How HHS is Stoking the Fires of Healthcare Reform Controversy
As you read HHS' statement further, a bit more reality enters the equation. The department goes on to say that "anywhere from 50 to 129 million (19 to 50 percent) of Americans under age 65 have some type of pre-existing condition," with heart disease, cancer, asthma, high blood pressure, and arthritis cited as examples.
Well, what is it? Fifty or 129 million? That's quite a disparity.
In case you read me wrong, this column isn't about reform bashing or sticking up for the little guy, if that's what ACA has made health insurers. But I was a bit taken aback on how loose HHS was with statistics that, whether intended or not, paint one of its most vital partners in healthcare reform in such a negative light.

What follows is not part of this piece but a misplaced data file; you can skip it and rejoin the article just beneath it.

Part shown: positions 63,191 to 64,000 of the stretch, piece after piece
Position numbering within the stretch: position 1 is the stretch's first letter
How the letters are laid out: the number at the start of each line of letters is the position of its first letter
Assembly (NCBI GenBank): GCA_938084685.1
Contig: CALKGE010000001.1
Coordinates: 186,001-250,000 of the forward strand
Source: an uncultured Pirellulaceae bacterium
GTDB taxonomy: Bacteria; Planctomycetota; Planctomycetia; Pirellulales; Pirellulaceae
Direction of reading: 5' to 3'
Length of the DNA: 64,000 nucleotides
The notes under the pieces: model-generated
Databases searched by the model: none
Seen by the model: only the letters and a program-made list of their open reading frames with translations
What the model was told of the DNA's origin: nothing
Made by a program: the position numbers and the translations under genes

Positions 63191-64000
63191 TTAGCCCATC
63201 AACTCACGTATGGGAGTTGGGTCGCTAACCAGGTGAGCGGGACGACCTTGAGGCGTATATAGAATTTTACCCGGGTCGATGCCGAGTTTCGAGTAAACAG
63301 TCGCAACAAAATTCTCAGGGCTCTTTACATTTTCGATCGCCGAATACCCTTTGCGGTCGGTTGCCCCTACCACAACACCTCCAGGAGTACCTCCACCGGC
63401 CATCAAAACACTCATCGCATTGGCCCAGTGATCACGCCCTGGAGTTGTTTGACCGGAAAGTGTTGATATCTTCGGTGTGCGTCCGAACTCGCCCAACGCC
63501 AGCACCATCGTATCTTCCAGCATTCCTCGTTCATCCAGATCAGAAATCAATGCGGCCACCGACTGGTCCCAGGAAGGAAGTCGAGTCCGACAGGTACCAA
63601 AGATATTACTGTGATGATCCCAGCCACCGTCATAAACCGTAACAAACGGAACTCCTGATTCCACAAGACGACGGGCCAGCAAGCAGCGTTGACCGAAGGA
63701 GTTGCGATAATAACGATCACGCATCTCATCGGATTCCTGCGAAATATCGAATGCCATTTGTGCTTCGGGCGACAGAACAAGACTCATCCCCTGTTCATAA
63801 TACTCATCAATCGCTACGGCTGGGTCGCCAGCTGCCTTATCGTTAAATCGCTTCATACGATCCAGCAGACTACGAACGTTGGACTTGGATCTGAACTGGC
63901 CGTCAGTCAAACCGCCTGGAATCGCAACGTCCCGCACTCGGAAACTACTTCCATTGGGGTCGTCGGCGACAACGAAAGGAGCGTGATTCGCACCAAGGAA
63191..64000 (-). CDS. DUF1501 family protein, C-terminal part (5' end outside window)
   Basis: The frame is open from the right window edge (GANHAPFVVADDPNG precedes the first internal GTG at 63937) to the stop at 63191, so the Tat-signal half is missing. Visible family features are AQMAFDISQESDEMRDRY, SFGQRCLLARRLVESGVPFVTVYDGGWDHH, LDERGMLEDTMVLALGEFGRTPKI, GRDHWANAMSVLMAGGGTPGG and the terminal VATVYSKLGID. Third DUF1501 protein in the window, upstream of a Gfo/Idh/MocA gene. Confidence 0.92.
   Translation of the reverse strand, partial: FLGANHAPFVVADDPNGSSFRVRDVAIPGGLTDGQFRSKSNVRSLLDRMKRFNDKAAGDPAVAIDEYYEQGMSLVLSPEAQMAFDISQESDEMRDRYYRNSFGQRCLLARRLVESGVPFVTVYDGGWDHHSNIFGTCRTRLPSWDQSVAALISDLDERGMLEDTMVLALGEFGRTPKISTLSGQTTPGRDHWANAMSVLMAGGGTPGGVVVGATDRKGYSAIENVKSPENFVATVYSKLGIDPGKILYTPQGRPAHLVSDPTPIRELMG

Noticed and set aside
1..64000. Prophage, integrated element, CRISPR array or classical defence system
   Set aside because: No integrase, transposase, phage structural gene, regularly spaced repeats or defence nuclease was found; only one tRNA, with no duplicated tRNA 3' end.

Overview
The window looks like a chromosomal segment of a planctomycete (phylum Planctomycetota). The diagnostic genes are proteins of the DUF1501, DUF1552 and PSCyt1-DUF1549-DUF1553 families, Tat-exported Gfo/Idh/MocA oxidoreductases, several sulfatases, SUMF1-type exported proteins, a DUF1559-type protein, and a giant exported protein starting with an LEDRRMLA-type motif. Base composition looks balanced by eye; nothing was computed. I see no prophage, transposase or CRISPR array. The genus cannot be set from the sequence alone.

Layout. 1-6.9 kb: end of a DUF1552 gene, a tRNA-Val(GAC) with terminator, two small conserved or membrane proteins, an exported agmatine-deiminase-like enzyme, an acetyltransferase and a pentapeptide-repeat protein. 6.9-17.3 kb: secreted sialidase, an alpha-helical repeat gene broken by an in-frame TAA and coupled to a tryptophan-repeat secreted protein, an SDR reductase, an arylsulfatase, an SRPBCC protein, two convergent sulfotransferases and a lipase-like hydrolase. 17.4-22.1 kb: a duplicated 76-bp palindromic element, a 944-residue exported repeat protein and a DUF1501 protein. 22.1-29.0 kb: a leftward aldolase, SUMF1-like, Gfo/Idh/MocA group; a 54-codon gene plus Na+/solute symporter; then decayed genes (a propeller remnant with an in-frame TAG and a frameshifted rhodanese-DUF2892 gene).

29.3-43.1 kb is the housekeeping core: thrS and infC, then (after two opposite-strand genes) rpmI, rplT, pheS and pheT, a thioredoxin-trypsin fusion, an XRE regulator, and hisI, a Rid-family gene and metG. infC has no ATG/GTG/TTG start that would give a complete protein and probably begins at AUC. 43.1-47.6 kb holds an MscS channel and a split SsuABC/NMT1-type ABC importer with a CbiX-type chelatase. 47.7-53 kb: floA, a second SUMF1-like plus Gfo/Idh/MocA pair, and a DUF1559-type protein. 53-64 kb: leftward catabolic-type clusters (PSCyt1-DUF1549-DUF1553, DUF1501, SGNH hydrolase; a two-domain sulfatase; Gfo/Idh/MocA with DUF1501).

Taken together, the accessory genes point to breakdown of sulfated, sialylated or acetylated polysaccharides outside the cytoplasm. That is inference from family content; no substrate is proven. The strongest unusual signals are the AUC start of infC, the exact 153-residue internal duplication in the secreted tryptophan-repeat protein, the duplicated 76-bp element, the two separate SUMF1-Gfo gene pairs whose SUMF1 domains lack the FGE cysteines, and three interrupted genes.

There really is no debate surrounding pre-existing conditions or other parts of healthcare reform—it's a done deal with little chance of repeal, at least in the near term. But perhaps HHS, which really holds the cards, should spend less time antagonizing and more time building bridges with those constituents vital to successful reform.
- Two-Midnight Rule Must be Fixed or Replaced, Say Providers
- CDC Warns of Antibiotic Overuse in Hospitals
- Care Coordination Tough to Define, Measure
- AHRQ: Surgical Admissions Bring 48% of Hospital Revenue
- HIMSS: Software Bugs, Shifting Alliances Unsettling for CIOs
- Evidence-Based Practice and Nursing Research: Avoiding Confusion
- Hospitals Adapting Amid Continued Drug Shortages
- SCOTUS Review of NC Board Case 'A Very Big Deal' to Providers
- Steep Drop Seen in Medically Unnecessary C-Sections
- Don't Underestimate Emotional Intelligence